An innovative machine costing over £25,000 is helping stroke and critical care patients by diagnosing their swallowing problems quicker than ever at Southend Hospital.
Fiberoptic Endoscopic Evaluation of Swallowing (FEES) is a specialised assessment using a small camera which travels through the nose to the throat to get a closer look at a patient’s swallowing problem and help find out whether patients can be safely moved from a nil-by-mouth status to eating and drinking.
Patients who may benefit from FEES assessment generally have dysphagia, which interferes with the safe passage of food or liquids from the mouth to the stomach. The quicker diagnosis means that patients can start eating and drinking sooner and are not reliant on tube feeding.
The machine is used by speech and language therapists to discover the cause of a patient’s swallowing problem and help develop a personalised treatment plan. The goal is to improve patients’ overall health with an emphasis on safety, comfort and better nutrition.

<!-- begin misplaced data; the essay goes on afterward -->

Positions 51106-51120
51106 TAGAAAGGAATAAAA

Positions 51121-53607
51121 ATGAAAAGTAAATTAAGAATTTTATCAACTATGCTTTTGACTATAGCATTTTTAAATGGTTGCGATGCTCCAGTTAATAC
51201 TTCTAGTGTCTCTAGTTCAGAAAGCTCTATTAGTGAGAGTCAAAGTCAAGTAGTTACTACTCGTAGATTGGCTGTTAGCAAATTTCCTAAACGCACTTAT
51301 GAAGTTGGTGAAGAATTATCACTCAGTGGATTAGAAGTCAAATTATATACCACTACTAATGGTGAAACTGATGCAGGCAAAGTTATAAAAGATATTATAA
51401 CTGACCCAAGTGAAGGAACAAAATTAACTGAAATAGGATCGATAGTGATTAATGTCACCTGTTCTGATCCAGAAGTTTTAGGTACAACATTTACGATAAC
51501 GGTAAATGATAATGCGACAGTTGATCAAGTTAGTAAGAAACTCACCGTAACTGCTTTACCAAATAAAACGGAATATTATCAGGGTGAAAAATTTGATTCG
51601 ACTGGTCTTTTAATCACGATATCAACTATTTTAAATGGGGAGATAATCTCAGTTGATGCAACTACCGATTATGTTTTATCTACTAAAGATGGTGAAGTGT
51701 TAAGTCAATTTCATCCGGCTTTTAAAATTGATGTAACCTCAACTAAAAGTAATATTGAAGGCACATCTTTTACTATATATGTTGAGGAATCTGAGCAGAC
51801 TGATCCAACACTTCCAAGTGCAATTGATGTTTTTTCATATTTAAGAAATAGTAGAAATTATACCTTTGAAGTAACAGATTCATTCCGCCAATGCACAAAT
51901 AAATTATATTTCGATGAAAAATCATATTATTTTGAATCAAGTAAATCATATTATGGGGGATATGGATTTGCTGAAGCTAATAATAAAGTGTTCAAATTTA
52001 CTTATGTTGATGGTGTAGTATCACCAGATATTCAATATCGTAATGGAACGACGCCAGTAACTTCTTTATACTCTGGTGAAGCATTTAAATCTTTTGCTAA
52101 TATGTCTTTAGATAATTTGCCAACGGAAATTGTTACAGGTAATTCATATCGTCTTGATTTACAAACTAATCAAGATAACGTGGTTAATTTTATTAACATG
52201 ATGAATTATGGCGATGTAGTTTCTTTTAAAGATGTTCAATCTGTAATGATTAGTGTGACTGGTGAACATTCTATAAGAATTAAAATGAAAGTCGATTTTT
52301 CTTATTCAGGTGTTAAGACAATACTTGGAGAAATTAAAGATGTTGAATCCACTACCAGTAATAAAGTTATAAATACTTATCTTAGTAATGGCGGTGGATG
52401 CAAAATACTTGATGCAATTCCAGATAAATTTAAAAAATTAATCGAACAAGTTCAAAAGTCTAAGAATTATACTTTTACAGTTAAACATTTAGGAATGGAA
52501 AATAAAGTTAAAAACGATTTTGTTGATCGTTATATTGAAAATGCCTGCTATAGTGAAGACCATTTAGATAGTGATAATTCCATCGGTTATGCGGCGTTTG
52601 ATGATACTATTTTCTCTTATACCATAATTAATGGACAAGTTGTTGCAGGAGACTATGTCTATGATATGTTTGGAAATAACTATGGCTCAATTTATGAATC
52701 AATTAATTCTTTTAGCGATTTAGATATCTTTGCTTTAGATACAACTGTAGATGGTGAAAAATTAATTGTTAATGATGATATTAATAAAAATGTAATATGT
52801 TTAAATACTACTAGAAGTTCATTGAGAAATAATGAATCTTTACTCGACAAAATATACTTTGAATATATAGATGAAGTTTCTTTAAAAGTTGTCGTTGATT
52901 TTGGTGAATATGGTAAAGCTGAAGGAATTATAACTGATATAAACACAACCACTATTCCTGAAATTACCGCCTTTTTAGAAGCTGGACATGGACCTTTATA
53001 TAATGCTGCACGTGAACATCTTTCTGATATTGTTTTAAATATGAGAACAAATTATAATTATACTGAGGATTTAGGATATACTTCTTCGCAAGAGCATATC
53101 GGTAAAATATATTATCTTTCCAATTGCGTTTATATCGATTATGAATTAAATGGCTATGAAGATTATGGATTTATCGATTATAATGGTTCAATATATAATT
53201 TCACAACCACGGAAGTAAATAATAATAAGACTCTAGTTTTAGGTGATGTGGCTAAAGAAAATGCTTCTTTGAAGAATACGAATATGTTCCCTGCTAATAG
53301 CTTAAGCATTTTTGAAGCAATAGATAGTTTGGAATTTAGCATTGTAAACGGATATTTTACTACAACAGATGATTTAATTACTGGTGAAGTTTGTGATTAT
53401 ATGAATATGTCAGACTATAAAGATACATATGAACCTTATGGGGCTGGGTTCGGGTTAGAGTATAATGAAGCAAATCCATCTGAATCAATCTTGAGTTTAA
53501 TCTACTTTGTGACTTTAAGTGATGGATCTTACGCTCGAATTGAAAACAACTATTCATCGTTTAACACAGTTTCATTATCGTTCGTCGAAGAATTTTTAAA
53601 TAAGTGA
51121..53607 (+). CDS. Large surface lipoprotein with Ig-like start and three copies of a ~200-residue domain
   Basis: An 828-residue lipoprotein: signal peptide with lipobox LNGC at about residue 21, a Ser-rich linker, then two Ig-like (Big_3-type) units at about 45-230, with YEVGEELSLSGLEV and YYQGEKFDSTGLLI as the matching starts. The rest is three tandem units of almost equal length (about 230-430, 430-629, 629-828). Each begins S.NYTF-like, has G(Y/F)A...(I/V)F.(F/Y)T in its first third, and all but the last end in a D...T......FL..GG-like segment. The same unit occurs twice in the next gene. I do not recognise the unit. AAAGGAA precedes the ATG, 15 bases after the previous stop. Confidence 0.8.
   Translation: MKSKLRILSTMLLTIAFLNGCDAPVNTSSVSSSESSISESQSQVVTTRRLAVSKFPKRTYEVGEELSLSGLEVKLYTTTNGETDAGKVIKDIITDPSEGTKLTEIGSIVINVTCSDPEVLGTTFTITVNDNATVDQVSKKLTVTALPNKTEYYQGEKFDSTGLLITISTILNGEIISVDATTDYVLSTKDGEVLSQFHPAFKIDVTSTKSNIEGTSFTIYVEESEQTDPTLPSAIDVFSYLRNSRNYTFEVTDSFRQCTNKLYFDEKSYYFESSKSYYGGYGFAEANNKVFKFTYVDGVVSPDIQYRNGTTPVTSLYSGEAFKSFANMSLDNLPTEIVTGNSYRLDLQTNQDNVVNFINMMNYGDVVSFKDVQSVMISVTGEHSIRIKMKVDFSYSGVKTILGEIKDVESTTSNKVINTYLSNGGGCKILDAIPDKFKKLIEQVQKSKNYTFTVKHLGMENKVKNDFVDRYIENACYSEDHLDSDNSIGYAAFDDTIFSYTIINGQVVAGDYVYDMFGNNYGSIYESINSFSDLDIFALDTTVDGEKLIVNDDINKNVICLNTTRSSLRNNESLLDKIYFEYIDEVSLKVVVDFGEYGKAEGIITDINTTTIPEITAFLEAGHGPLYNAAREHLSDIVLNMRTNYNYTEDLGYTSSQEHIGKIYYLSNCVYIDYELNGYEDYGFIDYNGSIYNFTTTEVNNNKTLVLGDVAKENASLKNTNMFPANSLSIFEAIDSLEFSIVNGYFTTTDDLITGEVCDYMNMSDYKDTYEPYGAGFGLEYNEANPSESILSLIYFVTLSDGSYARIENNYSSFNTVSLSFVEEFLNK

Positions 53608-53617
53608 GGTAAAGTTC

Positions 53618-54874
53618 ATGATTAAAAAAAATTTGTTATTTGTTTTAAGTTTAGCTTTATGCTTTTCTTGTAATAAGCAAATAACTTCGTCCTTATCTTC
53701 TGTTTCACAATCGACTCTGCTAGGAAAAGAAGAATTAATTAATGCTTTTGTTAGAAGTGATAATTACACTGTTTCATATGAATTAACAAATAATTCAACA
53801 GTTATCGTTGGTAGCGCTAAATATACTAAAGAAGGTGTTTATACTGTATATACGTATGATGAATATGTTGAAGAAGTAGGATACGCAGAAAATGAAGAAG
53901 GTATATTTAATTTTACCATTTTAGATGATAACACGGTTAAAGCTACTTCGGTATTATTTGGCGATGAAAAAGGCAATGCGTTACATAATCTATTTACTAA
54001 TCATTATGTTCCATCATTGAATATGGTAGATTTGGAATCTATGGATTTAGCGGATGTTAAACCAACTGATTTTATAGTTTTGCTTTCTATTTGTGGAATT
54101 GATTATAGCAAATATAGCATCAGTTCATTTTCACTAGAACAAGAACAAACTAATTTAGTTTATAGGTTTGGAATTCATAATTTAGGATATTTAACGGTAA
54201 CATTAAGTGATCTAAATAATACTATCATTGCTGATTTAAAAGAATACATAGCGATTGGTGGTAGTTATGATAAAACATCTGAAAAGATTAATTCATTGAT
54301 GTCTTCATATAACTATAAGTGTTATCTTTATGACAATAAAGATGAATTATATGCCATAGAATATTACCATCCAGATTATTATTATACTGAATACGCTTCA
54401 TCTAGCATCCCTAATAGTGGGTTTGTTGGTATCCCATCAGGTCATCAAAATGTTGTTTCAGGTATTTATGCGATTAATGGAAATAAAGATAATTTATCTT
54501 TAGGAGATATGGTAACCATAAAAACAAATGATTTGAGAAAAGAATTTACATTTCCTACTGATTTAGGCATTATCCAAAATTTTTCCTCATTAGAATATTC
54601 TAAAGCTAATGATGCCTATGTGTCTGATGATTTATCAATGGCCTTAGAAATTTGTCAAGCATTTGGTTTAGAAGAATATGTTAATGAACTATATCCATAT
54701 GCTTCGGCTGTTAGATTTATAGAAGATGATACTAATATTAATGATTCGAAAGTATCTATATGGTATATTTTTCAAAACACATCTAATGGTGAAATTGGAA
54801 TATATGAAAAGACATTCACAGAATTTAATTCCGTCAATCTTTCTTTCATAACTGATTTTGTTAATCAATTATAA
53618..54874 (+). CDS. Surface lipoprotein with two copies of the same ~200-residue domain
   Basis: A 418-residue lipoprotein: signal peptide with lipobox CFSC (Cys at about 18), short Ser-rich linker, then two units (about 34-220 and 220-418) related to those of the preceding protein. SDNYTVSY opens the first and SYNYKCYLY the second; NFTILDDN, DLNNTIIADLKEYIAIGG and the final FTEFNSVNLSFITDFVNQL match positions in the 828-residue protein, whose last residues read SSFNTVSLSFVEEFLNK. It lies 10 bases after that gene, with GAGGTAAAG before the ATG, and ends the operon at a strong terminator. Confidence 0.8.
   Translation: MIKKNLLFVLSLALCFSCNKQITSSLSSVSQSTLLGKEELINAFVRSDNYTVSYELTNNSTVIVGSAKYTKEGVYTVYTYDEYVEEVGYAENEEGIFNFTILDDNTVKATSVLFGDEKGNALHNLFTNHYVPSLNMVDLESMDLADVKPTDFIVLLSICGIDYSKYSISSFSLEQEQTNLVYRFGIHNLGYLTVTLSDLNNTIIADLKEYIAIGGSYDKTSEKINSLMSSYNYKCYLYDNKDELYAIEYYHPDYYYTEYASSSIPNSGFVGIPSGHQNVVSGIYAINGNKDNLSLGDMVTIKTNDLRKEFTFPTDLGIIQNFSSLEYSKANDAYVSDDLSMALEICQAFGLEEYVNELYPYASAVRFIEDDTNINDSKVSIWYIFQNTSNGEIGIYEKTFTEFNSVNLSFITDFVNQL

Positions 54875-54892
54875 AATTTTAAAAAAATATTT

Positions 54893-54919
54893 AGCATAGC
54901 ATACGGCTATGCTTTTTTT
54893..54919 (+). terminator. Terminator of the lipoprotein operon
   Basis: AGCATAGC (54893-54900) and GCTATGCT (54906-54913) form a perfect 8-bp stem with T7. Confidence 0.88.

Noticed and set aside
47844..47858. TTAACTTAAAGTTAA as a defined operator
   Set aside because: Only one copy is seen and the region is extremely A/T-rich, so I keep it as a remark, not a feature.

The machine was funded by a generous donation from Southend Hospital Charitable Foundation. Mid and South Essex Charity has also supported teams at Basildon with the same machines.
Hayley Forrest, clinical lead and speech and language therapist from Southend Hospital said: “This machine will make a huge difference to patients, allowing us to assess those who have had a stroke or are on critical care, as well as other patients who are unwell and not fit enough to have a formal swallow x-ray.”
Before the use of FEES, videofluoroscopy - a moving x-ray examination of swallowing - was the only standard option available to look at a patient’s swallow function. This x-ray can only be done by consultant radiologists. FEES clinics can be run by speech and language therapists and the machine can be brought to the patient’s bedside.